Duty Free

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0120120731

Read before a live studio audience in the BBC Radio Theatre by Meera Syal.

As every woman knows, matchmaking is no easy job. Particularly when you're trying to find a girl for your dull, balding, freshly-divorced cousin and on top of that manage a house full of servants, shop for contraband Prada goods and attend parties every night. Not to mention the fact that your husband's work trips are becoming increasingly frequent, your city is under attack, and your friends can't be trusted. How is a girl to cope?

Jane Austen's Emma is transported to the outrageous social melee of 21st-century Lahore. "Our plucky heroine's cousin, Jonkers, has been dumped by his low-class, slutty secretary, and our heroine has been charged with finding him a suitable wife -- a rich, fair, beautiful, old-family type. Quickly. But, between you, me and the four walls, who wants to marry poor, plain, hapless Jonkers?"

As our heroine social-climbs her way through weddings-sheddings, GTs (get togethers, of course) and ladies' lunches trying to find a suitable girl from the right bagground, she discovers to her dismay that her cousin has his own ideas about his perfect mate. And secretly, she may even agree.

Full of wit and wickedness, Duty Free is a delightful romp through Pakistani high society - although, even as it makes you cry with laughter, it makes you wince at the gulf between our heroine's glitteringly shallow life and the country that is falling apart around her Louboutin-clad feet.

Moni Mohsin, already a huge bestseller in India, has been hailed as a modern-day Jane Austen, and compared to Nancy Mitford and Helen Fielding. Duty Free is social satire at its biting best.

In today's episode; against a backdrop of escalating violence, a Lahore socialite reluctantly takes on a difficult family challenge.

Abridged by Eileen Horne

Produced by Clive Brill

A Pacificus production for BBC Radio 4.

Amid escalating violence, a Lahore socialite takes on a difficult family challenge.

0220120801

The Marriage Committee targets its first potential bride.

Read before a live studio audience in the BBC Radio Theatre by Meera Syal.

In today's episode; the Marriage Committee targets its first potential bride and an introduction to the blushing groom is arranged...

As every woman knows, matchmaking is no easy job. Particularly when you're trying to find a girl for your dull, balding, freshly-divorced cousin and on top of that manage a house full of servants, shop for contraband Prada goods and attend parties every night. Not to mention the fact that your husband's work trips are becoming increasingly frequent, your city is under attack, and your friends can't be trusted. How is a girl to cope?

Jane Austen's Emma is transported to the outrageous social melee of 21st-century Lahore. "Our plucky heroine's cousin, Jonkers, has been dumped by his low-class, slutty secretary, and our heroine has been charged with finding him a suitable wife -- a rich, fair, beautiful, old-family type. Quickly. But, between you, me and the four walls, who wants to marry poor, plain, hapless Jonkers?"

As our heroine social-climbs her way through weddings-sheddings, GTs (get togethers, of course) and ladies' lunches trying to find a suitable girl from the right bagground, she discovers to her dismay that her cousin has his own ideas about his perfect mate. And secretly, she may even agree.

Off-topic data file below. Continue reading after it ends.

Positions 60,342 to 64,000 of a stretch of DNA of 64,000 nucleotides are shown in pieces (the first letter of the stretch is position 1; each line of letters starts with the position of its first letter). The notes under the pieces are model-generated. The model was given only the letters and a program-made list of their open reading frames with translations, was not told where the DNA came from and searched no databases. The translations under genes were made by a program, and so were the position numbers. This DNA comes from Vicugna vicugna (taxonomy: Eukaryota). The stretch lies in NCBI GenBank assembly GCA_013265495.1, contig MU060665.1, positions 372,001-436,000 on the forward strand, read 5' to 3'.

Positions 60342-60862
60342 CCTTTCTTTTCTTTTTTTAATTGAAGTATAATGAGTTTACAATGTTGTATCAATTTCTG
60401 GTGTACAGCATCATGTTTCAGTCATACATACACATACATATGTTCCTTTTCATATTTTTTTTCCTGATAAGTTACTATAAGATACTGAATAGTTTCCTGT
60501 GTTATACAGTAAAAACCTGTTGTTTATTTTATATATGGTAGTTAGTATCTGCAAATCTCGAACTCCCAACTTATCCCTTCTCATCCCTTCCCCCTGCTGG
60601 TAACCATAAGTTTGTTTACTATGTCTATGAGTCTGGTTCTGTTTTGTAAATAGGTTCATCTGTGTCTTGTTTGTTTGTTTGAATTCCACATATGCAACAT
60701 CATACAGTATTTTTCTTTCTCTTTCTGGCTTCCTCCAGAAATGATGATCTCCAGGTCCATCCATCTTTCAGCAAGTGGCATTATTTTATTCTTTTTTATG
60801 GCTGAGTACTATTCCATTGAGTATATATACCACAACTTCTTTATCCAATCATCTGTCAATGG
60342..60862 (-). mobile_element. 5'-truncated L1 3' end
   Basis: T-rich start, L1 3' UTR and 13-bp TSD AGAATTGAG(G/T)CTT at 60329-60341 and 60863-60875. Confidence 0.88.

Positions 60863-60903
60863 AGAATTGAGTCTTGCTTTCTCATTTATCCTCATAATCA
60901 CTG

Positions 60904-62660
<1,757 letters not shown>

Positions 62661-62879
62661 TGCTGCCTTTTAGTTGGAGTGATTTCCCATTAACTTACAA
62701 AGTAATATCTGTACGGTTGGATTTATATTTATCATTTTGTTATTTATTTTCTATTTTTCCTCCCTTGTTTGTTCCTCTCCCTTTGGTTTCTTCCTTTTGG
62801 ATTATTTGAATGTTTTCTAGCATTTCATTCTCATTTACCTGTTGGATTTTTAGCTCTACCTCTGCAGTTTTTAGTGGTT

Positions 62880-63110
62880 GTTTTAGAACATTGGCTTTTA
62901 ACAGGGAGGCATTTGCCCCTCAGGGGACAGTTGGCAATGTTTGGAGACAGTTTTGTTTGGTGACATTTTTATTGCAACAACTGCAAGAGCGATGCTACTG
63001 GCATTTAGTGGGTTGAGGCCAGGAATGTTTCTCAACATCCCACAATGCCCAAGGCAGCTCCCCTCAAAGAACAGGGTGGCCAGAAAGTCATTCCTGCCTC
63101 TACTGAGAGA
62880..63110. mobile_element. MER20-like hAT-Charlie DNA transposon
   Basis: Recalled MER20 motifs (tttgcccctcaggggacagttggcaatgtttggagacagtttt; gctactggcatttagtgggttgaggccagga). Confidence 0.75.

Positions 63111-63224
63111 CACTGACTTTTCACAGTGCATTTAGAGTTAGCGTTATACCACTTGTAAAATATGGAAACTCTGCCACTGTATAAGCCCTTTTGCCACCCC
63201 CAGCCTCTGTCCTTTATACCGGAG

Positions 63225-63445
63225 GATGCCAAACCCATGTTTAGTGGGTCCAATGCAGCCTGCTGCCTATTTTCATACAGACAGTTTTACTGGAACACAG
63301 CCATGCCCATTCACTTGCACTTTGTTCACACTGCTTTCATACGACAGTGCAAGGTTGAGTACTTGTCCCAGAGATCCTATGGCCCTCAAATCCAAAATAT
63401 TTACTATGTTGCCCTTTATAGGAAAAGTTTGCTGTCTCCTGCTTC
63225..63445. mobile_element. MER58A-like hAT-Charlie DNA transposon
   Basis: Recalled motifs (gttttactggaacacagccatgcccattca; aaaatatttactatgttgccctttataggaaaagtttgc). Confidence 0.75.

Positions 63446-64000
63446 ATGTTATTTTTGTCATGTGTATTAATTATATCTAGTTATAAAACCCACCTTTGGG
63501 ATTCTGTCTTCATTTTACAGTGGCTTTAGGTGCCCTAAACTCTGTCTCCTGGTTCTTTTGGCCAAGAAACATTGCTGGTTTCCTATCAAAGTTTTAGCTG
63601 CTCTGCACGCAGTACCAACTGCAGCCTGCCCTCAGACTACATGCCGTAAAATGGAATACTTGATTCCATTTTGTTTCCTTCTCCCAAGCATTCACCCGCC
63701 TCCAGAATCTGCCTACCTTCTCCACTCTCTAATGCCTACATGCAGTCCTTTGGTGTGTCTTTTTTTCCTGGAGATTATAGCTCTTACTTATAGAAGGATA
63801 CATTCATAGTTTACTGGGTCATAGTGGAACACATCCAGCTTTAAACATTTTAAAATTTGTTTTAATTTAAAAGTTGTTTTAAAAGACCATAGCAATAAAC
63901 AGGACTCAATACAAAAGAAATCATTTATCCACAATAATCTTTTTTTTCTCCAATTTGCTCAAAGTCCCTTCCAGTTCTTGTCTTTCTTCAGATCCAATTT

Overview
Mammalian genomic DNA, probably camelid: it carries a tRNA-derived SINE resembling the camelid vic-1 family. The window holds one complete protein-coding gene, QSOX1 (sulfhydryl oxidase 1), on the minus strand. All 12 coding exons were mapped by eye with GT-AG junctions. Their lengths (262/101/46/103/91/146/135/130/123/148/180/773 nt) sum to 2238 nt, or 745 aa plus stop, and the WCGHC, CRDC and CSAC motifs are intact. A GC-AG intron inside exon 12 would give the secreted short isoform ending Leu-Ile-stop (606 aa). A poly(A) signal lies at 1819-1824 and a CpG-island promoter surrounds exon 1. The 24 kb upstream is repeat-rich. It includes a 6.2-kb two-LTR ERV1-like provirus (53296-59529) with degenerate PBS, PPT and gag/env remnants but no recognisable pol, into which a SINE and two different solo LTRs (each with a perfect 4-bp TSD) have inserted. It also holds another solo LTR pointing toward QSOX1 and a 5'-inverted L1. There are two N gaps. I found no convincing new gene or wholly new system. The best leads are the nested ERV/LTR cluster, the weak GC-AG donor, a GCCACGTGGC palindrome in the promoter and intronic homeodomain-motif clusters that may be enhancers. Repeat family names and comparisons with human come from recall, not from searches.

Full of wit and wickedness, Duty Free is a delightful romp through Pakistani high society - although, even as it makes you cry with laughter, it makes you wince at the gulf between our heroine's glitteringly shallow life and the country that is falling apart around her Louboutin-clad feet.

Moni Mohsin, already a huge bestseller in India, has been hailed as a modern-day Jane Austen, and compared to Nancy Mitford and Helen Fielding. Duty Free is social satire at its biting best.

Abridged by Eileen Horne

Produced by Clive Brill

A Pacificus production for BBC Radio 4.

0320120802

Two weeks into the campaign to find Jonkers a bride, the groom's proving less than willing

Read before a live studio audience in the BBC Radio Theatre by Meera Syal.

In today's episode; two weeks into the campaign to find Jonkers a bride, the groom is proving to be less than willing, while the streets of Lahore are becoming ever more dangerous, after a wave of suicide bombings.

As every woman knows, matchmaking is no easy job. Particularly when you're trying to find a girl for your dull, balding, freshly-divorced cousin and on top of that manage a house full of servants, shop for contraband Prada goods and attend parties every night. Not to mention the fact that your husband's work trips are becoming increasingly frequent, your city is under attack, and your friends can't be trusted. How is a girl to cope?

Jane Austen's Emma is transported to the outrageous social melee of 21st-century Lahore. "Our plucky heroine's cousin, Jonkers, has been dumped by his low-class, slutty secretary, and our heroine has been charged with finding him a suitable wife -- a rich, fair, beautiful, old-family type. Quickly. But, between you, me and the four walls, who wants to marry poor, plain, hapless Jonkers?"

As our heroine social-climbs her way through weddings-sheddings, GTs (get togethers, of course) and ladies' lunches trying to find a suitable girl from the right bagground, she discovers to her dismay that her cousin has his own ideas about his perfect mate. And secretly, she may even agree.

Full of wit and wickedness, Duty Free is a delightful romp through Pakistani high society - although, even as it makes you cry with laughter, it makes you wince at the gulf between our heroine's glitteringly shallow life and the country that is falling apart around her Louboutin-clad feet.

Moni Mohsin, already a huge bestseller in India, has been hailed as a modern-day Jane Austen, and compared to Nancy Mitford and Helen Fielding. Duty Free is social satire at its biting best.

Abridged by Eileen Horne

Produced by Clive Brill

A Pacificus production for BBC Radio 4.